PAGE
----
NME.COM

Album review: Iron Maiden - 'The Final Frontier'

Metal's high priests, still boldly going...

Given that Iron Maiden’s 15th studio album is, at 77 minutes in length, their longest yet, and containins extended, densely layered meditations on ageing and dying, it certainly won’t win them any new fans. But given that they’re Britain’s biggest metal band and have sold 70 million albums, they’re probably not really looking for new fans anyway. Survivors of the New Wave Of British Heavy Metal, they had an unparalleled ’80s but an artistically questionable ’90s. They started pulling out of this slump when singer Bruce Dickinson rejoined their ranks in 1999, culminating in 2006’s ‘A Matter Of Life And Death’. Now they’ve reinforced their position as the credible elder statesmen of metal, with a tightly focused, self-referential effort. ‘Satellites’ may open with a heavily phased and eerily psychedelic riff, but after five minutes it’s a pure concentrated hit of imperial period Irons. If only relative juniors Metallica still put this much effort into their albums.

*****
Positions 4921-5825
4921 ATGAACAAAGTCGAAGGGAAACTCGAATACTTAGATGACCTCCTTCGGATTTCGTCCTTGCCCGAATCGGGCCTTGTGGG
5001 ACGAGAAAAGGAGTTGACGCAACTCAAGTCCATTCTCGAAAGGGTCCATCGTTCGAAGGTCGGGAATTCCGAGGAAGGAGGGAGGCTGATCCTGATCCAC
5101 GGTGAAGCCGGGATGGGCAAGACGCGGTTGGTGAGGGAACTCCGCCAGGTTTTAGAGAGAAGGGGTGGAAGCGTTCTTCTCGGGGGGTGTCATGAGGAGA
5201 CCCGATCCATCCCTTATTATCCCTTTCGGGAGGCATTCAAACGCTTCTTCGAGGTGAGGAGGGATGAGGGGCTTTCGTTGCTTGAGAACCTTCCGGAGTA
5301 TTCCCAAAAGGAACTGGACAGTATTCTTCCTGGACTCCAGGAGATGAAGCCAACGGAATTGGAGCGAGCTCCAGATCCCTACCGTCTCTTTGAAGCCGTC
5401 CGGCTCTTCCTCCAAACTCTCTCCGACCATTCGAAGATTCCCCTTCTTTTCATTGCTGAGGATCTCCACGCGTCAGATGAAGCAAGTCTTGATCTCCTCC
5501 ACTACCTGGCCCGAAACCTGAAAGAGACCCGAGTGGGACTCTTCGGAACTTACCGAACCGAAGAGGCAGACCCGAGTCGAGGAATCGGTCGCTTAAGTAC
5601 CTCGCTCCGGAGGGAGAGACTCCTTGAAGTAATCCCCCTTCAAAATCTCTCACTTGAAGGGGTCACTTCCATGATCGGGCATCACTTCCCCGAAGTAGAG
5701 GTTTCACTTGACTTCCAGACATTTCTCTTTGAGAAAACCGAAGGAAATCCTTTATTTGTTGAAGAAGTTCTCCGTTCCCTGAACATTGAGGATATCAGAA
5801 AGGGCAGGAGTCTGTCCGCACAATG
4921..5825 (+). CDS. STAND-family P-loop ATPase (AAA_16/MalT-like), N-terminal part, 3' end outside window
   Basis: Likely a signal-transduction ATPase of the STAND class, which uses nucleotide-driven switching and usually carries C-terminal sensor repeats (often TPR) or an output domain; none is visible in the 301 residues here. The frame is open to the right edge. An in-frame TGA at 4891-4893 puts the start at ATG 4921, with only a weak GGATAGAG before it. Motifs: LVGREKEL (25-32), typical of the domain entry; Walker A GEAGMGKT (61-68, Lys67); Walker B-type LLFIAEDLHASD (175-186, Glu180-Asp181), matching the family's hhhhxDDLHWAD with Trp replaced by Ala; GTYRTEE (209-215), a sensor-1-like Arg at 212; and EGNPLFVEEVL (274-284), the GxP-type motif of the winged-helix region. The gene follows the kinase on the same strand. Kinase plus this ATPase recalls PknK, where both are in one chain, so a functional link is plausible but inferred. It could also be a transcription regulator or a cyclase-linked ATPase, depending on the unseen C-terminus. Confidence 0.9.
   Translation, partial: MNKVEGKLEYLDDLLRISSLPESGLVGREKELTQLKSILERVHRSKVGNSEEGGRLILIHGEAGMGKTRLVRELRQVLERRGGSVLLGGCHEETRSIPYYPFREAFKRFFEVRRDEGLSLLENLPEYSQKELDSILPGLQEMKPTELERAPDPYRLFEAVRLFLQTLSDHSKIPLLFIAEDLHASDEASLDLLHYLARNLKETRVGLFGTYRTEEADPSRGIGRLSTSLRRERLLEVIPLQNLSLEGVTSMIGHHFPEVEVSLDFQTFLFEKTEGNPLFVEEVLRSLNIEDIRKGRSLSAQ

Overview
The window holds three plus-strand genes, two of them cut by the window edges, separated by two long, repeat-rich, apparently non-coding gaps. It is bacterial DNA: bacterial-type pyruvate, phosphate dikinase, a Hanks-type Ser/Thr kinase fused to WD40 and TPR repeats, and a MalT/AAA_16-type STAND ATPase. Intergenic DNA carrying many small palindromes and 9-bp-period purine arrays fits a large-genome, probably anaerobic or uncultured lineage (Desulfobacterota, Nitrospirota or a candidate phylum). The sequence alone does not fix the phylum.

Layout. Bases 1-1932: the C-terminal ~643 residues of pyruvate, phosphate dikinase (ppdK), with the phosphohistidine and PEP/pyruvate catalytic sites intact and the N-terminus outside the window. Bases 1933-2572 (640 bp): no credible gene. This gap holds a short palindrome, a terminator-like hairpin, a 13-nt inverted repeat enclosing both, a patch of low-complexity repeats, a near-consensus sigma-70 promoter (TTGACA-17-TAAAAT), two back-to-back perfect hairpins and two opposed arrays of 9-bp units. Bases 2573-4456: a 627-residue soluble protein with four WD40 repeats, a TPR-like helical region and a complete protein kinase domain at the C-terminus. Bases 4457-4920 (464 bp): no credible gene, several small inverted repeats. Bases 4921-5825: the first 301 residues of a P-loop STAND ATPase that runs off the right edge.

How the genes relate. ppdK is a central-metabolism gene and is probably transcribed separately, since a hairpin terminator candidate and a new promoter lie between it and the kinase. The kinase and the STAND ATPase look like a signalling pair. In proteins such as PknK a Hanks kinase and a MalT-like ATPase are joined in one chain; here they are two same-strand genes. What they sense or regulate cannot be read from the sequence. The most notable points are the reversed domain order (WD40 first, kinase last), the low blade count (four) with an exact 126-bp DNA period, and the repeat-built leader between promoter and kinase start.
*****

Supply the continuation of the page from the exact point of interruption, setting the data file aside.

John Doran
8 / 10
Iron Maiden - 'Final Frontier' Music Video Iron Maiden - 'Final Frontier' Music Video
Video: Iron Maiden - 'Final Frontier' Music Video

Share This

More Reviews

DIIV - 'Is The Is Are' Review

Zachary Cole Smith has overcome a multitude of problems to make this intensely powerful album

Album

Goosebumps - Film Review

The film adaptation of R.L. Stine's classic horror novels is shockingly enjoyable

Movie

Rihanna - 'Anti' Review

A defiantly bangerless take-me-seriously-as-an-artist album that reveals new charms every time you spin it

Album

'Spotlight' - Film Review

The utterly gripping story of how The Boston Globe exposed child abuse within the Catholic church

Movie
Connect With Us
This Week's Magazine